Skip to main content

Self-Deception 101

By WizenedSage (Galen Rose) ~

For those readers of this site who may be contemplating a return to the fold, I offer a brief course intended to smooth your transition. You may have forgotten what it takes to be a good Christian, so I am here to help you brush up on three very basic principles, the three strands of our brief course which I call Self-Deception 101.

The idea for this course comes from a recent Christian visitor to this site who actually used all three of these basic precepts within a very brief span of time in his comments. So, if you happened to read his comments and paid close attention, then you may qualify for advance placement credit.

The three basic principles of self-deception are these: 1) Testing god offends him, 2) You must always TRY to believe in Christian dogma, and 3) Much of Christian dogma is above human reason. Now, let’s expand on each of these time-honored and well-proven principles of Christian faith. But, first, we should recognize that all three basic principles underpin all other religions, as well; they are by no means exclusive to Christianity and will all stand you in good stead should you decide at some later date to pursue a different religion.

1) Testing god offends him.

This rule is discussed in an article by the apologist Ron Julian at “Is God doing right by me? … That we ask such questions is not surprising; in fact, the Bible tells us that our troubles are intended to raise such questions. God has an agenda for His people, and high on the list is His intention that each of us confront the issue of God’s character.” But, clearly, we are to accept that character as it appears in the Bible. We are to read that god aided the Israelites in destroying the Canaanites and all other tribes which had taken up residence in the holy land during the Jews absence, but accept that he loves humanity. And, it is hard to see how praying to god is not somehow testing god. Is the god of the Bible the real god? Well, since we are forbidden from running any kind of test, we must accept the word of those anonymous ancient scribes who wrote the Bible. So, testing god offends him. Granted, this is a bit like my being offended when the bank asks for positive identification before giving me a loan, but good Christians must learn to accept.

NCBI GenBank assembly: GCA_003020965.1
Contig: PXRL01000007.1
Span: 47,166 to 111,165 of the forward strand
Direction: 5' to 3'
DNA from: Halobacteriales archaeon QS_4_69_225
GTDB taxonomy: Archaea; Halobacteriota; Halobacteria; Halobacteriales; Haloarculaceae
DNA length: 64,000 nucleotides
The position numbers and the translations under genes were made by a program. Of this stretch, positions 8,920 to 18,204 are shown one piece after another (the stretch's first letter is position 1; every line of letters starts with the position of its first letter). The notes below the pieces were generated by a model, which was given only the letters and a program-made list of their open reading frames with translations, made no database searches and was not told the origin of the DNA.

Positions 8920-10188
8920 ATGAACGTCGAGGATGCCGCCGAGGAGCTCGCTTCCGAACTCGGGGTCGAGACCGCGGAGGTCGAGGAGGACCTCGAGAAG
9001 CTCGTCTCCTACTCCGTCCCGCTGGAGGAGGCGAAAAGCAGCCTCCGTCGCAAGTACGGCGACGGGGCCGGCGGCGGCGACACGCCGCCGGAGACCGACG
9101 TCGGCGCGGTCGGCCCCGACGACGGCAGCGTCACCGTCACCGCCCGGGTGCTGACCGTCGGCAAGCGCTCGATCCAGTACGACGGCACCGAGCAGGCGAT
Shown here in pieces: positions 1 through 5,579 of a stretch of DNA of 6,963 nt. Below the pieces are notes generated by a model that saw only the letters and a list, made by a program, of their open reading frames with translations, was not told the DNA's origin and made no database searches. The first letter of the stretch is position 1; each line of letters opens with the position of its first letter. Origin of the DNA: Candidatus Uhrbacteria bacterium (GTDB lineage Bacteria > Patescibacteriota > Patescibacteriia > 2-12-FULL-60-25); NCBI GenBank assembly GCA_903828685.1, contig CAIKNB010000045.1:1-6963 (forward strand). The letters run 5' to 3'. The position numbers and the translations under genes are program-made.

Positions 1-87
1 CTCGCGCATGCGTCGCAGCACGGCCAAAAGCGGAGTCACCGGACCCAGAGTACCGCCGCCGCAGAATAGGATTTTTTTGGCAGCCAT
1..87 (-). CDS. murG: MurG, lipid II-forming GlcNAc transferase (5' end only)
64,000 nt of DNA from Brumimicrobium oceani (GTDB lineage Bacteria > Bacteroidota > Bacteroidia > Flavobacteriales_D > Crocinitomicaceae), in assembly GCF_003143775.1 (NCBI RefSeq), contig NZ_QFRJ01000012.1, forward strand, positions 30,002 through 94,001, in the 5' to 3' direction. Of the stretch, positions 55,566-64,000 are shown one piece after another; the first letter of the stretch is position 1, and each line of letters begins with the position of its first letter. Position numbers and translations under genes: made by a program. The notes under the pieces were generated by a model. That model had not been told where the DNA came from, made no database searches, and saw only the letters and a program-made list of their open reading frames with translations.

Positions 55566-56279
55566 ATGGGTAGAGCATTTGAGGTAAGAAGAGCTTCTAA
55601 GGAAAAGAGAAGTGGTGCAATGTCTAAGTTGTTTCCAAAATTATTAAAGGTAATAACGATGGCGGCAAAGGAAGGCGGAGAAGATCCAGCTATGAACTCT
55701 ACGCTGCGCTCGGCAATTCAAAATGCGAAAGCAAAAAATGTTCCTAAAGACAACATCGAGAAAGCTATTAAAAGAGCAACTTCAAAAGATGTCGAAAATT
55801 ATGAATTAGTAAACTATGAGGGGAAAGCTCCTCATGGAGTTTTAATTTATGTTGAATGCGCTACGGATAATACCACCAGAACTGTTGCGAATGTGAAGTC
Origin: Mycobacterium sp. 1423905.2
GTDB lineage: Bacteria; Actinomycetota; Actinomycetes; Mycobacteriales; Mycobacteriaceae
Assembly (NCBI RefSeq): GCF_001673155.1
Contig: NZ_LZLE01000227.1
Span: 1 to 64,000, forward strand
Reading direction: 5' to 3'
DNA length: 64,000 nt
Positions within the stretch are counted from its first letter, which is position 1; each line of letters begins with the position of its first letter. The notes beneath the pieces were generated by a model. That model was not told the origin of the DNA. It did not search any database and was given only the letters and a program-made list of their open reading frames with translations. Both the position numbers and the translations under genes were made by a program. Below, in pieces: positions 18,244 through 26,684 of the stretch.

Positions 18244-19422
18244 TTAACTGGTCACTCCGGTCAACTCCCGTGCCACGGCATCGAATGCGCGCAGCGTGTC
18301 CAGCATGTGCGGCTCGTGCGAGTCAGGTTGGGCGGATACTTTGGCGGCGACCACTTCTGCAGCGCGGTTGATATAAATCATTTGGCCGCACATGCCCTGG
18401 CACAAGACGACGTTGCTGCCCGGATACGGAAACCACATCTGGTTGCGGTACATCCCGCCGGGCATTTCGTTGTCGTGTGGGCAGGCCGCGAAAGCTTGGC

2) You must always TRY to believe in Christian dogma.

The three basic principles of self-deception are these: 1) Testing god offends him, 2) You must always TRY to believe in Christian dogma, and 3) Much of Christian dogma is above human reason. The Bible and apologists tell us we must be open to the message; we must try to believe. Now, some might argue that this is a de facto introduction of confirmation bias into the equation of belief, but the Christian will argue that that’s not a problem if what you’re trying to believe is true. Now that sounds reasonable, and, after all, while the evidence alone will lead us to belief in electricity, or gravity, or love, the story of Jesus is a little more complicated, so it takes more effort to believe it. They assure us, however, that our effort will be amply rewarded.

3) Much of Christian dogma is above human reason.

The Bible and apologists are fond of reminding us that god is the supreme intelligence, the intelligence which underlies and sustains all creation, and that we shouldn’t expect to understand everything god understands. Yes, the trinity is a mind-bending concept which is beyond human understanding. And, yes, the human mind is grievously challenged to understand why a just, compassionate, and loving god would create a torture facility for those who won’t or can’t believe in him. But, god understands and will make it all clear to us after we die. It does seem strange, though, that god is so super smart, yet he can’t make things clear to us. Okay, there is perhaps an outside chance that what seems silly in Christian dogma really is just silly, and that the authorities are just trying to sneak stuff past us by convincing us we’re stupid. But, shouldn’t we have already learned those first two principles by now, that god is offended by testing, and we must always TRY to believe?

Now, I don’t pretend that these three principles are all you need to know to be a good Christian, but I do believe that there is no better training in the self-deception required to be a good Christian than you’ve gotten right here in this modest course. If you have read this far, and understood and believed, then Christianity may be just the thing for you. Good luck with that.


Popular posts from this blog

So Just How Dumb Were Jesus’ Disciples? The Resurrection, Part VII.

By Robert Conner ~ T he first mention of Jesus’ resurrection comes from a letter written by Paul of Tarsus. Paul appears to have had no interest whatsoever in the “historical” Jesus: “even though we have known Christ according to the flesh, we know him so no longer.” ( 2 Corinthians 5:16 ) Paul’s surviving letters never once mention any of Jesus’ many exorcisms and healings, the raising of Lazarus, or Jesus’ virgin birth, and barely allude to Jesus’ teaching. For Paul, Jesus only gets interesting after he’s dead, but even here Paul’s attention to detail is sketchy at best. For instance, Paul says Jesus “was raised on the third day according to the Scriptures” ( 1 Corinthians 15:4 ), but there are no scriptures that foretell the Jewish Messiah would at long last appear only to die at the hands of Gentiles, much less that the Messiah would then be raised from the dead after three days. After his miraculous conversion on the road to Damascus—an event Paul never mentions in his lette